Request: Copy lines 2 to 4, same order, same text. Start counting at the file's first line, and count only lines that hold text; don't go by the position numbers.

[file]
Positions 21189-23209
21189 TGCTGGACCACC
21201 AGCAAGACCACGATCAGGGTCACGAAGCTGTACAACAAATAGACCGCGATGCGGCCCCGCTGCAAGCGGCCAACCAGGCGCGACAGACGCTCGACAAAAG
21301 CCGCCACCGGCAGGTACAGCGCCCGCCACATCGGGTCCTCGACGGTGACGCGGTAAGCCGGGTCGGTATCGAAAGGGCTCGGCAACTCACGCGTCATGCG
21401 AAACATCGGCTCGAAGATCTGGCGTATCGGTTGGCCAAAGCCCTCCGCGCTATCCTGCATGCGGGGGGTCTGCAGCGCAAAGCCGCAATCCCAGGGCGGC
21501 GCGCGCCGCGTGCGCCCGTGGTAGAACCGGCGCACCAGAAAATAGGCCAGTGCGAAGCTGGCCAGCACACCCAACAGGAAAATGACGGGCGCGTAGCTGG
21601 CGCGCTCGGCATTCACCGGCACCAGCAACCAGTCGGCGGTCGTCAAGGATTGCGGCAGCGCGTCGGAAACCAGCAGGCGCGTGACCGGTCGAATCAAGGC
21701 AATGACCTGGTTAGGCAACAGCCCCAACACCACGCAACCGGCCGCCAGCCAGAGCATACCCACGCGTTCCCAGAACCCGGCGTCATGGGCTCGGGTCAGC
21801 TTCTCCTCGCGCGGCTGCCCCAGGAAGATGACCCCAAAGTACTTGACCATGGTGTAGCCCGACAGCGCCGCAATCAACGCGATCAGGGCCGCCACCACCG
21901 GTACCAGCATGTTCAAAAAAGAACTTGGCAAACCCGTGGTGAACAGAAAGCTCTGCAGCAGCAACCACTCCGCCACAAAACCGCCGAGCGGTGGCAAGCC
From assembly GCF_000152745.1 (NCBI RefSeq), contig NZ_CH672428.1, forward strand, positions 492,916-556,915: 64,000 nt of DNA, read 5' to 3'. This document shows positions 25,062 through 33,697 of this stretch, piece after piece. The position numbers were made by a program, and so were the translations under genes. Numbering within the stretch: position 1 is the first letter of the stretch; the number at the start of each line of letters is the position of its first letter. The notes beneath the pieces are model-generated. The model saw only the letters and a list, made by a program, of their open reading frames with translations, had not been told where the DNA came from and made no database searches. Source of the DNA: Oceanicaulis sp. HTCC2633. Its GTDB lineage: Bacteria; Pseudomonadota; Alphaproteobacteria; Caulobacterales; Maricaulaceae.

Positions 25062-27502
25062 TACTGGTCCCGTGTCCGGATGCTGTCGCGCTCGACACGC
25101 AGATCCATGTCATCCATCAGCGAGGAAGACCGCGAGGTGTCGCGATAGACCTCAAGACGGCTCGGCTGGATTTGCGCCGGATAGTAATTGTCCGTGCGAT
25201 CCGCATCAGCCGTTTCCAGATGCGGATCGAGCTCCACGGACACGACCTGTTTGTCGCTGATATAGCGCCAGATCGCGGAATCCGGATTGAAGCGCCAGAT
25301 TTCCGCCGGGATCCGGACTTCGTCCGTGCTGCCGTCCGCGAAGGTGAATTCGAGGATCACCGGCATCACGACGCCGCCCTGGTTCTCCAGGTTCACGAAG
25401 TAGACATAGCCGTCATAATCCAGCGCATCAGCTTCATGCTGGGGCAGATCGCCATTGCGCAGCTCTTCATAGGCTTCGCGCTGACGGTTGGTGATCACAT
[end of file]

21189 TGCTGGACCACC
21201 AGCAAGACCACGATCAGGGTCACGAAGCTGTACAACAAATAGACCGCGATGCGGCCCCGCTGCAAGCGGCCAACCAGGCGCGACAGACGCTCGACAAAAG
21301 CCGCCACCGGCAGGTACAGCGCCCGCCACATCGGGTCCTCGACGGTGACGCGGTAAGCCGGGTCGGTATCGAAAGGGCTCGGCAACTCACGCGTCATGCG